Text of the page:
Channel 4, a public service television station based in the United Kingdom, has announced that it will show footage from that Tuesday morning captured from the International Space Station by Frank Culbertson, the only American on board the ISS. When Culbertson was notified that something had occurred in New York, he realized they would be passing over the city soon.
“I zipped around the station until I found a window that would give me a view of New York City and grabbed the nearest camera,” he told Space.com last year. “The smoke seemed to have an odd bloom to it at the base of the column that was streaming south of the city. After reading one of the news articles we just received, I believe we were looking at New York around the time of, or shortly after, the collapse of the second tower.”
“I didn’t know exactly what was happening, but I knew it was really bad because there was a big cloud of debris covering Manhattan,” he went on. “That’s when it really became painful because it was like seeing a wound in the side of your country, your family, your friends.”
Culbertson learned hours after the attack that his friend, Chic Burlingame, was one of the pilots who died in the attack. Burlingame was steering American Airlines Flight 77, the aircraft that was eventually flown into the Pentagon in Washington DC.
Despite sitting more than 200 miles above the scene, Culbertson captured the images that have been replicated thousands of times across the media. The footage, which has never been broadcast to the public, will be aired on March 16 as part of a documentary series focusing on the lives of astronauts.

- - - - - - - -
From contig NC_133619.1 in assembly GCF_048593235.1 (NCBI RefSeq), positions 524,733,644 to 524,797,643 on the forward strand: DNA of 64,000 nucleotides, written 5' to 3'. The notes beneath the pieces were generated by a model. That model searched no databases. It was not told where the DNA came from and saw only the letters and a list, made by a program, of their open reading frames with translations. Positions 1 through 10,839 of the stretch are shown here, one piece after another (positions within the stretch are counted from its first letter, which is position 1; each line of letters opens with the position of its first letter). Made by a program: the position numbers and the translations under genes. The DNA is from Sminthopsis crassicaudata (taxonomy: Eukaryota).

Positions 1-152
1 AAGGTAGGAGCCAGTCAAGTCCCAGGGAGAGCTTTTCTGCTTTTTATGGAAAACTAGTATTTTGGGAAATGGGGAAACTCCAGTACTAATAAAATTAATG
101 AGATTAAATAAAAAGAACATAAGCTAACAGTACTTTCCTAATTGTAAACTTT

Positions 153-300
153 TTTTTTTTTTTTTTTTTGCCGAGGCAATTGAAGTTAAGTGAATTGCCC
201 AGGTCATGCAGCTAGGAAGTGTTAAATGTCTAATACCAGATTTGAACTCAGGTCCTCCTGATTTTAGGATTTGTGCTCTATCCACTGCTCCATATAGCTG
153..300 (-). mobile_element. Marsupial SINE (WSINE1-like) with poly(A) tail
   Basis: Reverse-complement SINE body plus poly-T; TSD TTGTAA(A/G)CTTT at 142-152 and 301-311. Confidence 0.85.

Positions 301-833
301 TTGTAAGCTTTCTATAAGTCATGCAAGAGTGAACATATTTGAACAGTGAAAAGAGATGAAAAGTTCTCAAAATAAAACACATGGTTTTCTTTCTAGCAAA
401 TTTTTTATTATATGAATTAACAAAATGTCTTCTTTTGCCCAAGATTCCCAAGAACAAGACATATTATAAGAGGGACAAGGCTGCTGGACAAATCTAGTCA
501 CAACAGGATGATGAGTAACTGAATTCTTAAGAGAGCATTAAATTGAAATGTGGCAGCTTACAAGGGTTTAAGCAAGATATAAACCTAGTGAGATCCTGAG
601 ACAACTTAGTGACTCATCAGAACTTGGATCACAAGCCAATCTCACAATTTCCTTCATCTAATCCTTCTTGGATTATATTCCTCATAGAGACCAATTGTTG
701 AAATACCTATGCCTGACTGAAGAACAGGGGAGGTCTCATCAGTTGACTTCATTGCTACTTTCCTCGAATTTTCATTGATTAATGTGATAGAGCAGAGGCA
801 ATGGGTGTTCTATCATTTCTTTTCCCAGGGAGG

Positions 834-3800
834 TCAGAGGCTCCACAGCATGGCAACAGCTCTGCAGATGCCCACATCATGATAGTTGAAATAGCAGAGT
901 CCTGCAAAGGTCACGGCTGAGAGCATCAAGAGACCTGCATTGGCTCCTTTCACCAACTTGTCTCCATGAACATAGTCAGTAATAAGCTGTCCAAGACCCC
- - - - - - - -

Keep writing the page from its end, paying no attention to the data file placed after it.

“Not every frame has been seen before, so every frame that was shot on that day is in the show,” Tom Brisley, the creative director of the Channel 4 project, told the Guardian.
At one point, Culbertson plays the Taps trumpet call as a tribute to the day’s events. He will also be interviewed throughout the film to explain what it was like to have such a unique view.
Culbertson wrote a letter on September 12, reflecting on the events that took place the previous day.
“I couldn’t even imagine the particulars, even before the news of further destruction began coming in,” he wrote. “Other than the emotional impact of our country being attacked and thousands of our citizens and maybe some friends being killed, the most overwhelming feeling being where I am is one of isolation.”
But as the September 11 attacks turned into the wars in Afghanistan and Iraq, a number of researchers at universities across the US have warned that media consumers who repeatedly expose themselves to such gruesome images could be putting themselves at risk of psychological damage.
Roxanne Cohen Silver, a professor of psychology and social behavior at UC Irvine, said that people who spent four hours or more soaking up 9/11 or Iraq War coverage were more likely to experience acute stress.
“The results suggest that exposure to graphic media images may be an important mechanism through which the impact of collective trauma is dispersed widely,” Silver said, as quoted by the university’s website. “Our findings are both relevant and timely as vivid images reach larger audiences than ever before through YouTube, social media and smartphones.”